I gained a much better understanding of the conditions that people of London endured during the mid 1660's. Defoe describes what was done by authorities (whether helpful or not) to contain the disease, its spread to other neighborhoods and towns, the effects on the different classes and efforts to help those in need, as well as actions (both legal and otherwise) of residents to escape both the disease and the resulting loss of freedom if you and yours were suspected of being so afflicted. Defoe's study, it is said, was the first historical novel, and was derived at least in part from a journal kept by an adult who lived through the Great Plague. Defoe himself was a small boy during the terrible year, but the terror of that year was so great that it remained in survivors for the rest of their lives. Defoe acts as an enlightened scientist would, in his vigorous effort to understand and convey ways to prevent or at least contain another plague, should one come --Fortunately, this great plague was the last scourge of its kind. Still, it brought to mind the fact that new and deadly strains of influenza could bring comparable suffering internationally in modern times--And indeed, already has, especially after World War I.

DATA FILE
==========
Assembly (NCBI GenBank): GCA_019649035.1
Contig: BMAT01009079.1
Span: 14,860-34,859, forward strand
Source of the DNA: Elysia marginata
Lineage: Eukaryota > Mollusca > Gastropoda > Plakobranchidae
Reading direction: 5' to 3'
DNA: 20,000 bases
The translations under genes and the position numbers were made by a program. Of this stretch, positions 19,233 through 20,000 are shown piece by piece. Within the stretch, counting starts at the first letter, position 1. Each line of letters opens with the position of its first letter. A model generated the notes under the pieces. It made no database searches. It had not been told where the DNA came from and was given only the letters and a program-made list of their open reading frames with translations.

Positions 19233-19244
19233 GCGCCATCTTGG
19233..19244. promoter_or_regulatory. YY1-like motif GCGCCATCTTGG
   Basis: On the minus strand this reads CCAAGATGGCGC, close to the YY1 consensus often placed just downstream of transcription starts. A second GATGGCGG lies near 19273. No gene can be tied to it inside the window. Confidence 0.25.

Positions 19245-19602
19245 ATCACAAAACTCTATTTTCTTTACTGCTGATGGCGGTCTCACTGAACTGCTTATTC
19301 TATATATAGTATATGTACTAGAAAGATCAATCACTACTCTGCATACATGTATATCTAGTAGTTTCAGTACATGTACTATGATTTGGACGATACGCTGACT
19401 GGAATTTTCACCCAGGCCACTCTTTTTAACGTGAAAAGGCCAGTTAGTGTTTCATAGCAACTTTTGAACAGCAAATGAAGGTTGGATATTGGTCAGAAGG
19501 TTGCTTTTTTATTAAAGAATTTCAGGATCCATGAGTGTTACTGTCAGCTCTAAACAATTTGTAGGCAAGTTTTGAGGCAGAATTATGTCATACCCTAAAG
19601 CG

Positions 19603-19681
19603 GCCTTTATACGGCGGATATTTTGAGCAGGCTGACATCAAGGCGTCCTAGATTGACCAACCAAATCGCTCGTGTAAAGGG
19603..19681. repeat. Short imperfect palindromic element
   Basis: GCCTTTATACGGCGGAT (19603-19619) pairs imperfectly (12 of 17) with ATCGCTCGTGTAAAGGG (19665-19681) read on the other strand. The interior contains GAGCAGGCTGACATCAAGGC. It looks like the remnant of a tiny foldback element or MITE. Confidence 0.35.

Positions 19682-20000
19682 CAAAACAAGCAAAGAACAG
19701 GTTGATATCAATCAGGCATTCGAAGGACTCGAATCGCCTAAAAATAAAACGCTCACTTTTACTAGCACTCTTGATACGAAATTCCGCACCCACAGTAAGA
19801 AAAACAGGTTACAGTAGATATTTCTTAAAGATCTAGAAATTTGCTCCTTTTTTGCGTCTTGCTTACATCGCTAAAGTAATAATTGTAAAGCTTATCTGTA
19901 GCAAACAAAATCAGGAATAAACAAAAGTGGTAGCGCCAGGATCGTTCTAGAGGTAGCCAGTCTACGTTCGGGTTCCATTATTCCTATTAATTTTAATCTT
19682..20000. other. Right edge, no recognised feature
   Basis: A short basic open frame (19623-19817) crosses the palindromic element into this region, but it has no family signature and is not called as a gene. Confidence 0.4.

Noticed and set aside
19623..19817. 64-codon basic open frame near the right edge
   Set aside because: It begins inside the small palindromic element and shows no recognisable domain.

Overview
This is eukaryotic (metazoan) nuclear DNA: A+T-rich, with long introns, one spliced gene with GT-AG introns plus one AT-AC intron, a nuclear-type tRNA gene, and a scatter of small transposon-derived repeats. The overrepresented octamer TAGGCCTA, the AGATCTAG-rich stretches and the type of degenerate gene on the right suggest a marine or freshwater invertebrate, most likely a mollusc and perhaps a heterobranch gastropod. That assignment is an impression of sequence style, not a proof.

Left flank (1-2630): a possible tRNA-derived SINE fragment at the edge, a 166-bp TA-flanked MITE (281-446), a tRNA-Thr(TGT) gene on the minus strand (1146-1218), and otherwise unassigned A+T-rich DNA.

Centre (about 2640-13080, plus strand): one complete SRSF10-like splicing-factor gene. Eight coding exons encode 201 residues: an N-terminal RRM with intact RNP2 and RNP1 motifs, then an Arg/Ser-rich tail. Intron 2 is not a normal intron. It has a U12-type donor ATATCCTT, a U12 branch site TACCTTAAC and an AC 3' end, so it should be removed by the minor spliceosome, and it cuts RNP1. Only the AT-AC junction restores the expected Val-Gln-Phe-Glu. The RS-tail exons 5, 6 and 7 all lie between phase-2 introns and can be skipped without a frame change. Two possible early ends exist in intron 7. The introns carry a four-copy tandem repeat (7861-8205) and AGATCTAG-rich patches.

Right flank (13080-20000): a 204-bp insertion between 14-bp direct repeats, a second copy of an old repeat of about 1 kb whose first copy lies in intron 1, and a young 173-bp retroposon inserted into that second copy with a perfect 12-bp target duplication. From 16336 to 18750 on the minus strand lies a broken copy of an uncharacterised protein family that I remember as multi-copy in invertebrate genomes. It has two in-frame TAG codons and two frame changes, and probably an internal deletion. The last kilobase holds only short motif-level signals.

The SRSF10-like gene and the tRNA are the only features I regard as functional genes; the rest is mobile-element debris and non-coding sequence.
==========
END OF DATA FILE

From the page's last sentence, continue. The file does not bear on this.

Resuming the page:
2 people found this helpful

  • Overall
    3 out of 5 stars

Not compelling

I couldn't get through it. Thought it would be fun during pandemic but I wasn't interested.

1 person found this helpful

  • Overall
    2 out of 5 stars

Tedious

I ordered this book because I've enjoyed other Defoe stories (Moll Flanders and Robinson Crusoe) and am fascinated by epidemics, but I found this story tedious. It is filled with accounts of how many people died in which parish during what week and other such details. I stuck with it for more than two hours without encountering anything that made me wish to continue.

24 people found this helpful

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A Book for the Times We're Living in Today

Surprisingly this book was written about the London plague of 1665. I can't but shake my head at how people and things really never change, despite advances in medical research, healthy living and overall "enlightened" information being at the tip of everyone's fingertips. Human nature is pretty much the same since the Lord created man and woman and left them to obey (or not) in the Garden of Eden. Knowing what is best and how to protect lives, and doing it . . . are two very different things. It will be interesting to compare the outcome of the 2020 pandemic when its all said and done with the plague of 1665. Sad to say, I predict that folks will soon return to living the same as before the sickness hit.

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Timely

This book is very relivent to what we find ourselves faced with today. It follows the course of the outbreak of plague through it's path of destruction. Defoe was such a wonderful chronicaler of the events and his ideas on the contagion were wise for them and now.

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history fact or fiction

The story is very interesting with points never thought of before I read the book, BUT if the author was only a little boy during the actual plague year how did he know all this information. So the story could be factual but it seemed to have a little fiction thrown in for good measure.